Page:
By Tammy Bradly, VP Clinical Product Development Coventry
In the last five years terms such as advocacy, engagement, coaching, and even “whole-person approach” have been much talked about within workers’ compensation — for good reason.
Each of these touches on the need to treat each injured worker as an individual with unique challenges and perspectives. Here we’ll explore these so-called social determinants of health and some of their implications. Next week, we’ll examine these critical factors that can hold so much influence over a person’s health.
This discussion has never been more critical. Today, with the spread of COVID-19, the disease caused by the novel coronavirus, we’re unearthing fresh evidence of just how important social determinants are. Every day, we’re seeing how different groups battling COVID-19 can experience wide gaps in outcomes. These differences point to factors not in the disease itself but in underlying health conditions and circumstances such as comorbid factors and access to care. Not surprisingly, these variations appear to be playing a sizable role in how patients respond.
In one small study, the Centers for Disease Control & Prevention found that one-third of patients hospitalized in about a dozen states were African American even though that group represented only about 18 percent of the population in those states. By comparison, whites accounted for 59 percent of the population in these states yet made up only 45 percent of hospitalizations. The results are based on a modest sample size yet they point to well-documented disparities in health among ethnic minorities.
The variations in the toll of COVID-19 illustrate why the whole-person approach in workers’ compensation is essential. The discussion around this concept generates several important questions:
- How do we support the whole person by offering one comprehensive solution?
- What part do digital health programs play in meeting the needs of injured workers and improving outcomes as demonstrated by reduced disability durations and optimal recovery?
- How do we deliver a personalized experience and meet injured workers where they are in their journey to recovery?
Social determinants of health are a big part of the answer to any of these questions. According to the nonprofit Robert Wood Johnson Foundation, 80 percent of health outcomes are determined by non-clinical factors. This appears to be what we’re seeing, at least in part, with COVID-19.
According to the nonprofit Robert Wood Johnson Foundation, 80 percent of health outcomes are determined by non-clinical factors.
Given the role these non-clinical factors play, it only makes sense to examine the social determinants of health and their impact on recovery and return-to-work. As we do this, we should look for ways to align our care-management approach to identify and address non-medical barriers.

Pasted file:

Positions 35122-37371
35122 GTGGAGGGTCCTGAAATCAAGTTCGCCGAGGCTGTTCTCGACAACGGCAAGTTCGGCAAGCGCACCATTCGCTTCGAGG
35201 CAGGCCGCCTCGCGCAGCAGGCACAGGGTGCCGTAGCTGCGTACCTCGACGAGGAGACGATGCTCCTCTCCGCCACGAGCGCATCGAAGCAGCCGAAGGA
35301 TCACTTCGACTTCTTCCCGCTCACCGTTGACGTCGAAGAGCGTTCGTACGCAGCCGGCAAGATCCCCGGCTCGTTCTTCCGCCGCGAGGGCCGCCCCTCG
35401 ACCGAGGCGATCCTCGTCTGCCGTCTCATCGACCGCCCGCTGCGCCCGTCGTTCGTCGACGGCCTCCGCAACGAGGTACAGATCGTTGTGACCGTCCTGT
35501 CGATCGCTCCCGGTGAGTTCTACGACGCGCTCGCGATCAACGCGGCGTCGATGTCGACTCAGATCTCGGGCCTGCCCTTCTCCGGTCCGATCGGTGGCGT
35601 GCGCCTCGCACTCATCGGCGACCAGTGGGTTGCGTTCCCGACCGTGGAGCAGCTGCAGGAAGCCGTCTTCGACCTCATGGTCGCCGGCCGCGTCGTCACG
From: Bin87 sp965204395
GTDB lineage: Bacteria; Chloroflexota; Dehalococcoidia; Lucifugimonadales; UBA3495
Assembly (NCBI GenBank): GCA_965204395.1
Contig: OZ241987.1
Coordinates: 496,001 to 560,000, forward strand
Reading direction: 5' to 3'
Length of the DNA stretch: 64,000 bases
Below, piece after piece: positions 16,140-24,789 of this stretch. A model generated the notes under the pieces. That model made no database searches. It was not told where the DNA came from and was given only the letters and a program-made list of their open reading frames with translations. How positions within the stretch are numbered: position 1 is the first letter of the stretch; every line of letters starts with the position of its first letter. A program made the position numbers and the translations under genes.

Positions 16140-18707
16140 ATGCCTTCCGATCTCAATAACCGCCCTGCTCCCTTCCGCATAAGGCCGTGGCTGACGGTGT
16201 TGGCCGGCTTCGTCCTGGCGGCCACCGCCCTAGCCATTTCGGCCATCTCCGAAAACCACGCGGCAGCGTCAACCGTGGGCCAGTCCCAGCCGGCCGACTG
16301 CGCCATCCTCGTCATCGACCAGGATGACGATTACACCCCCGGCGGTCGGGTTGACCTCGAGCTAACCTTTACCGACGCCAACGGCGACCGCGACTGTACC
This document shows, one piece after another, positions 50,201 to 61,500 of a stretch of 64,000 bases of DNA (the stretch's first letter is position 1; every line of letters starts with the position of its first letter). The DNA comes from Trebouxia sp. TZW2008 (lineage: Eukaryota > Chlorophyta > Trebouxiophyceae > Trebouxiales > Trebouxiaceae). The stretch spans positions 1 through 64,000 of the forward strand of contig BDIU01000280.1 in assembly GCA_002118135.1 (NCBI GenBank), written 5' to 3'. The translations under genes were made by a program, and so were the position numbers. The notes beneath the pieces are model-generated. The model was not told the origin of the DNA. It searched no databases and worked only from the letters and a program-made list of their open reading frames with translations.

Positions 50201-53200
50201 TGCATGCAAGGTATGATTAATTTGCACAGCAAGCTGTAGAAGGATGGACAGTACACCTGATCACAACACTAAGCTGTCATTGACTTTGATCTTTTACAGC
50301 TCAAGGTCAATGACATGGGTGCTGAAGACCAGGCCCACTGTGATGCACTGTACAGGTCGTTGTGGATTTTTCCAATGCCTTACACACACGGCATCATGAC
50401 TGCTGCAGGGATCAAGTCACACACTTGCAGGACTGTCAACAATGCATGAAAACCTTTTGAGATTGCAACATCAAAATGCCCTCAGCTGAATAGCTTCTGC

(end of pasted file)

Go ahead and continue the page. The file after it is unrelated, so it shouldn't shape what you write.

We’ve always known social determinants are important
As case managers, it is hard to ignore social determinants of health even if we haven’t always applied that term to what we were observing. Consider that we often meet injured workers in their homes or workplaces. We often get to know their spouses and other individuals in their lives and most likely know more about the workers than anyone else involved in their claims. This relative intimacy presents unique opportunities to deliver support through a variety of methods: phone calls, video conferences, and, of course, face-to-face visits. As a best practice, case managers should make every opportunity to connect with and support the injured worker. The more we know about people the better we can engage with them at their comfort level to improve their experiences.
We can help ensure that our clinical programs avoid the pitfalls of treating the primary diagnosis only. Instead, we can look at the whole person and identify those social determinants of health that might be impeding recovery.
In our next installment, we’ll take a closer look at these factors.
About Tammy Bradly
Tammy Bradly is vice president of clinical product development for Coventry. Bradly is a certified case manager with more than 25 years of comprehensive industry experience through service delivery, operations management, and product development. She holds several national certifications, including certified case manager (CCM), certified rehabilitation counselor (CRC), certified program disability manager (CPDM), and critical incident stress management (CISM).
Coventry offers workers’ compensation care-management and cost-containment solutions for employers, insurance carriers, and third-party administrators. With roots in both clinical and network services, Coventry leverages more than 35 years of industry experience, knowledge, and data analytics. As a part of the specialty division of Aetna our mission is returning people to work, to play, and to life. And our care-management and cost-containment solutions do just that. Our networks, clinical solutions, specialty programs, and business tools will help you focus on total outcomes.
Coventry is a WorkCompWire ad partner.
This is not a paid placement.